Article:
It is difficult for me to write on cultural issues. Not because I lack interest, but because I rather not confront some of the moral dilemmas of our world. It is far easier to focus on making people comfortable through focusing posts on elements that encourage. Challenging cultural thought is difficult and has a way of drawing critics. But should that stop us from speaking the truth?
As Christian we have a duty to speak truth. The gospel message itself is a message of truth. This often means confronting our broken humanity. A strategy commonly implored by many is people must recognize they are lost before they can be saved. Yet it is difficult choosing the moments to voice these truths, namely because the temperature of culture is turned up so high—and social media as well as the internet is not making this any easier. So when you hold a position that goes against the cultural norm, it has a tendency to get heated fast.
We as Christians speak truth not because we want to be right, but because we believe that truth-telling can set people free.
1. Focus on the gospel
Focus on the redemptive gospel. This needs to be on the forefront of our minds as we engage culture with truth—whether its political, cultural, moral, or anything else. We as Christians speak truth not because we want to be right, but because we believe that truth-telling can set people free. This is at the center of the gospel message: reconciliation to God and his goodness. But when we share truth with the goal of being right, then we can find ourselves in trouble. That is, being right is not always right. At first glance this may seem to be a contradiction, but we’ve all experienced a moment when someone gave us the right advice in the wrong situation. The classic phrase, “I told you so,” does not always help bring people to truth.
2. Don’t put people into a naturally defensive position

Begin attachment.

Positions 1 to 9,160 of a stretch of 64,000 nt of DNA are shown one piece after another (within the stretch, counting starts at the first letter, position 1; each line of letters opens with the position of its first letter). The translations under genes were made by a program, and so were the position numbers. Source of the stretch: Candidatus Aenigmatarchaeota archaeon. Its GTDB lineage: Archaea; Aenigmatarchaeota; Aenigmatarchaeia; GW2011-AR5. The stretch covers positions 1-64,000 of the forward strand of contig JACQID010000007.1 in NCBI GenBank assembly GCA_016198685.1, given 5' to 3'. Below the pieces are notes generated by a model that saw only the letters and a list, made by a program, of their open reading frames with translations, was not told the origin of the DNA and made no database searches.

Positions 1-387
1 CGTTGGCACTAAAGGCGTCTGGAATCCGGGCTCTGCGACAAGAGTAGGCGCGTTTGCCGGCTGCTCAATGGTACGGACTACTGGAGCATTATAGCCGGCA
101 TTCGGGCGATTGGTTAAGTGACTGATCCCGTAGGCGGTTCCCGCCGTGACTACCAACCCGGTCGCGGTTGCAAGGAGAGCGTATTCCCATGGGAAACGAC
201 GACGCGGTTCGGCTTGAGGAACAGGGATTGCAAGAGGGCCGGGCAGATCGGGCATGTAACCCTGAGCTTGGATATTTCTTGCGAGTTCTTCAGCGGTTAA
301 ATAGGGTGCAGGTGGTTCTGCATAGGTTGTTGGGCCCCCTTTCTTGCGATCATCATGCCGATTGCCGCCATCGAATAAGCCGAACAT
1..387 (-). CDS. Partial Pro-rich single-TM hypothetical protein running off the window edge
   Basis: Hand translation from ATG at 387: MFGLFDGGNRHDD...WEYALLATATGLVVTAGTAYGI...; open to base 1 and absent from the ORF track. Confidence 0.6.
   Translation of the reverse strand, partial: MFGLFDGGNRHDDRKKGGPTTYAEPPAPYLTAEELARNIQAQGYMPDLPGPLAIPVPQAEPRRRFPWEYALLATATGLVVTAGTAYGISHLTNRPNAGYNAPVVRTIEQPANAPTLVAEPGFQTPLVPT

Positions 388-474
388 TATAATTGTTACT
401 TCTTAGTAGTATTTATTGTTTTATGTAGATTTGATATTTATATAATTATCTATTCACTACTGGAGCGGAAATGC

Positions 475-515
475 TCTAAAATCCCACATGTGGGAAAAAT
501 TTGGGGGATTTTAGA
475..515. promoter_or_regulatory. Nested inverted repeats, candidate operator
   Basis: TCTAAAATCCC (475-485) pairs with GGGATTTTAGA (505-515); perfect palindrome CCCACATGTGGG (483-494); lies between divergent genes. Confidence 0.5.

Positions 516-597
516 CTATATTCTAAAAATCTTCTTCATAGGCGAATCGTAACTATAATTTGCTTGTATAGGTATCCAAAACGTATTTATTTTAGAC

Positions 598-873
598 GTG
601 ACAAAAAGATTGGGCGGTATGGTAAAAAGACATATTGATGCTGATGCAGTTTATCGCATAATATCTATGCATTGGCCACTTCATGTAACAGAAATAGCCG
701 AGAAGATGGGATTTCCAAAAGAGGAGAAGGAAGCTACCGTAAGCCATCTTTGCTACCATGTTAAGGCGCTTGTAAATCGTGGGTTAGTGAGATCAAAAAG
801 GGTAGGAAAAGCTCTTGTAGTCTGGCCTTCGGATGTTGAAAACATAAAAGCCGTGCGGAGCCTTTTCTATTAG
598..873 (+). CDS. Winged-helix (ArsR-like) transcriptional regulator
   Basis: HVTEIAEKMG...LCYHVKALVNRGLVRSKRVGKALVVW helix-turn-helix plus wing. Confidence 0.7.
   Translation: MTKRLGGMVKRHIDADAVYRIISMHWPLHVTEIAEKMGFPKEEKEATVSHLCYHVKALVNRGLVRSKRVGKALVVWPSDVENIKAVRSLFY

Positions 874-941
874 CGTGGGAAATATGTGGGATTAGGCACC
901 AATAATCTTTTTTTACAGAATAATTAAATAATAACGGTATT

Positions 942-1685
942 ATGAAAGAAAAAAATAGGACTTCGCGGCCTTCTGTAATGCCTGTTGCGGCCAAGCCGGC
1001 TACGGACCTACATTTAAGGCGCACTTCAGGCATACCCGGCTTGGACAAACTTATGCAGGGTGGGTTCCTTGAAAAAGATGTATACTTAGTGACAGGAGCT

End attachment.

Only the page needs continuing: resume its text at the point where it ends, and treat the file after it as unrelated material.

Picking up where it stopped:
When the motivations of telling people truth is to be right, it lacks genuine love and concern—and people will pick up on this! Jesus as the prime example of a truth teller, was willing to confront people where they were at, but it was always done with the goal of reconciliation and love. He understood his mission was to be a physician to the sick, so he reached out into their context by entering their story and offering a way for forgiveness and redemption. Yet so many people focus on using truth as a hammer of judgment that it ironically fails to make an impact.
Once someone feels attacked, they shut down and the walls are put up. They will dig their feet deeper into the ground holding onto their belief because you have put them into a feeling of me versus you position.
Without a heart of love and some good tact, you will put people into a naturally defensive position. Once someone feels attacked, they shut down and the walls are put up. They will dig their feet deeper into the ground holding onto their belief because you have put them into a feeling of me versus you position. So what can you do? Put simply, you can remember your story of grace and recognize the person you’re engaging with as someone God loves and wants to reach (See 1 Corinthians 13:1-13).
We tend to forget the work that Jesus has done in our lives. Take time to remind yourself of where you were before knowing the truth of the gospel. Don’t let this transformation escape you because it was a beautiful work of grace. When communicating with people hold onto that sentiment because it will help you make bridges to where they are instead of making people feel hopeless. And this isn’t just with sharing the gospel message, but it pertains to sharing any message of truth you are attempting to communicate within the Christian worldview.
3. How can I better communicate truth?
Here are some simple questions you can ask to help share the way you communicate with others.
· Have you thought through what you’re speaking on?
· Is what you have said communicated well and represent the issue at hand?
· Will it be easily misrepresented or interpreted?
· Are you more concerned with being right than the person you are engaging with?
· Do you care about the person you are engaging with?
· Is the way you are communicating diminish the gospel imperative?
The above questions are important and should run through your mind as you communicate. And while there are times when you may not be fully certain of the appropriateness of your voice, you must remain humble and honest. This means taking time to reflect on the way you communicate, being willing to change, and most importantly being willing to say sorry.
We cannot be afraid as free thinkers to share our views, but we must be careful by weighing our words and gauging the moment with wisdom as we remain focused on the redemptive imperatives of the gospel.